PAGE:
The Health Gap

What is the Health Gap?
We can see differences in people's health across NHS Greater Glasgow and Clyde and there is a widening gap in health between the richest and poorest. Men in the least deprived areas can expect to live 13-14 years longer than those in the most deprived areas of the city. The gap for women is 8-9 years.

Social class is a major cause of these differences in health, or 'health inequality'. Discrimination because of someone's sex, race, disability, age and sexual orientation, combined with a person’s social class can have a harmful effect on health. People also experience a decrease in health as their social position decreases. This is called the health gradient.

What can the NHS do to tackle the Health Gap?
NHSGGC has an important role to play in reducing health inequalities by the way that it provides its services and gives out its resources. The NHS has worked in communities with the worst health and helped people find ways to become healthier. However, this has not affected the size of the health gap because more wealthy communities have been improving their health as quickly, or more quickly than poorer communities.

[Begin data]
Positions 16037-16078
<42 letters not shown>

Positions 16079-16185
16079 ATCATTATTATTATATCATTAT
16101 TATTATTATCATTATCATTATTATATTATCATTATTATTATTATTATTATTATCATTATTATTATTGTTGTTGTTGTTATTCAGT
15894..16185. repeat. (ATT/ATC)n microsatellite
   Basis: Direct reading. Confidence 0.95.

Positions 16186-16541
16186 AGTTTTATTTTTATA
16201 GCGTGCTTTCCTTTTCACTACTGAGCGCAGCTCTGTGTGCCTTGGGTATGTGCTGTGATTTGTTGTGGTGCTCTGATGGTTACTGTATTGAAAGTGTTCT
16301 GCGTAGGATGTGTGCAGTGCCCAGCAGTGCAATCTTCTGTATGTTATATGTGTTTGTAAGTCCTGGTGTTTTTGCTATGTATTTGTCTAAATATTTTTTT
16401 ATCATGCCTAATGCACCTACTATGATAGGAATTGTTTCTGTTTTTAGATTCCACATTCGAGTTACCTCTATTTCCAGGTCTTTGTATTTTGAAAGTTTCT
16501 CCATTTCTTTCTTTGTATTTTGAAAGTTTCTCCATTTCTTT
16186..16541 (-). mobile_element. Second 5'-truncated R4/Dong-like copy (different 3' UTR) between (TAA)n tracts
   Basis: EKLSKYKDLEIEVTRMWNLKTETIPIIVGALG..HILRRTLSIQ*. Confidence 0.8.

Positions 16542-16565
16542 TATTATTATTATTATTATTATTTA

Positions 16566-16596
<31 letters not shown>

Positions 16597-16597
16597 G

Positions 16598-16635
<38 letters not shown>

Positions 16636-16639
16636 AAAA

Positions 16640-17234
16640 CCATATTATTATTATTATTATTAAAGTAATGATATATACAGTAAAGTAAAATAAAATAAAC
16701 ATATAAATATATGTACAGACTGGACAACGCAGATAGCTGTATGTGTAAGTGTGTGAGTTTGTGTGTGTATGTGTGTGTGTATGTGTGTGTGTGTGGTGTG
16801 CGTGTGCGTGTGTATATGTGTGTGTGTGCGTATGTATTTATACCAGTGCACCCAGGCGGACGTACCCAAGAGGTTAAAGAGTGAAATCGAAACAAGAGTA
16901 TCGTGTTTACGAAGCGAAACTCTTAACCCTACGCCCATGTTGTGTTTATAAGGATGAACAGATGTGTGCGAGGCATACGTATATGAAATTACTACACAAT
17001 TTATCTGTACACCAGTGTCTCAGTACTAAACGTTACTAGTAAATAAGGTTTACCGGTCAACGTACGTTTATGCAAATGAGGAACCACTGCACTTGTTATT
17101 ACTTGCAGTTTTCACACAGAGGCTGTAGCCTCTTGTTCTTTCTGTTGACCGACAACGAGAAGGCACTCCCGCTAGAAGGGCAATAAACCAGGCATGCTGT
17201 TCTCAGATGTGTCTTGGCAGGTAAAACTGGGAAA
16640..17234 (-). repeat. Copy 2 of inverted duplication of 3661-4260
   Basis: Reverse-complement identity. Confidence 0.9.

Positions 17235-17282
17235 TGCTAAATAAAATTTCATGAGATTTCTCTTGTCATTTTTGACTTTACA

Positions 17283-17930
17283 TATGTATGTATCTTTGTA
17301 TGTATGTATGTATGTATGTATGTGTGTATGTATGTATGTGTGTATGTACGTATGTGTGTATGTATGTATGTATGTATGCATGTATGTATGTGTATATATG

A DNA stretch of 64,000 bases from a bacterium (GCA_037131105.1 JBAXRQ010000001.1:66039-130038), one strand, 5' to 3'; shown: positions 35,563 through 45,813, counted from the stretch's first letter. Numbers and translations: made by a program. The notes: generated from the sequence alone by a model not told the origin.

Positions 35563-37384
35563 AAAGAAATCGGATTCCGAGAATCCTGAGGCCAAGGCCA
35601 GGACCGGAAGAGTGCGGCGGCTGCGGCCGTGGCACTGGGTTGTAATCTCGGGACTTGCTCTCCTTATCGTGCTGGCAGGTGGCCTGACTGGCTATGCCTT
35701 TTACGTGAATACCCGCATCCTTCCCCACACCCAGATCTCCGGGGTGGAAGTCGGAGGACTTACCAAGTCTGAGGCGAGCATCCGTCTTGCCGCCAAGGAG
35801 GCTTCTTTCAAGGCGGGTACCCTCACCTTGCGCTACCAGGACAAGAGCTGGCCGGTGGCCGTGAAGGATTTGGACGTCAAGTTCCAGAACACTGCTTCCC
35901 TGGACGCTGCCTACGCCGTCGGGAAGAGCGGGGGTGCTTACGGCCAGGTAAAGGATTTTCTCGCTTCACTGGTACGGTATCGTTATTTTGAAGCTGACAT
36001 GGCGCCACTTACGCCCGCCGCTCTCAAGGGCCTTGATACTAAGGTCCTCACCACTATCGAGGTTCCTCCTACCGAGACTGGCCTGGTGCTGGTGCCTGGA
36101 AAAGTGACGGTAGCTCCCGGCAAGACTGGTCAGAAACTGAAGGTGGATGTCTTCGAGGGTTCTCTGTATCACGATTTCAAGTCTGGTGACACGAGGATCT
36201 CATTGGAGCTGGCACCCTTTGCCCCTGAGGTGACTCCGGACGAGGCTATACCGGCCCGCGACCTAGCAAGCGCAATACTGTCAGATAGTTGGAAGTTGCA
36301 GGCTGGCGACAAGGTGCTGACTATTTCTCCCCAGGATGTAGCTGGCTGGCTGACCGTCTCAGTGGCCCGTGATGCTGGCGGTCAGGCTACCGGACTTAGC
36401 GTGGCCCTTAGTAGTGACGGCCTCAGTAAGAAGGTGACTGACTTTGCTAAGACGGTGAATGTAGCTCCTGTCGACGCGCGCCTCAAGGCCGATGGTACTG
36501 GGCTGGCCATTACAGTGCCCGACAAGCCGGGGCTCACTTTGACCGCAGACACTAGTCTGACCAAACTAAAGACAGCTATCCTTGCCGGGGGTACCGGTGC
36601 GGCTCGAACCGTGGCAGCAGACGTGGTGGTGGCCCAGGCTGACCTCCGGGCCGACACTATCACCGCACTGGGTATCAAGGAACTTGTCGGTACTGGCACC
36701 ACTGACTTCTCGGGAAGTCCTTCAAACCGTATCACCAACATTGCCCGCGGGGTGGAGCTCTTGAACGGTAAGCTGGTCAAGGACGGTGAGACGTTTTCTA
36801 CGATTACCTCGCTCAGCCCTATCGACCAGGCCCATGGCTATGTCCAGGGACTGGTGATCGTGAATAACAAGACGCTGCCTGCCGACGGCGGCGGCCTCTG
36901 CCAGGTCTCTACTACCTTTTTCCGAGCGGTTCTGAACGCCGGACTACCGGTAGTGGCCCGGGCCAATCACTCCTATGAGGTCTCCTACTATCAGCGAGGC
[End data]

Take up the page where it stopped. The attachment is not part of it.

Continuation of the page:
Those who need health care the most often have the least access to it (sometimes called the ‘Inverse Care Law’).In Glasgow, GP practices are evenly spread throughout the city - which does not reflect the distribution of poor health. Also, the way health care is organised favours people who:

  have knowledge of the health care system and the confidence and assertiveness to use it;
 
can communicate and can be communicated with at several levels i.e. have spoken English as their first language, who can read and who have no sensory impairments such as blindness;
 
can travel easily to hospitals, health centres etc or for whom there are no physical barriers (such as difficulties walking); and
 
have health problems which are largely unrelated to their life circumstances or discrimination 

NHSGGC's work on inequalities is designed to deal with these issues and find ways of sharing resources in a fairer manner. It also works with its partners to improve the underlying causes of differences in health, such as education, employment, housing, transport and other public services.

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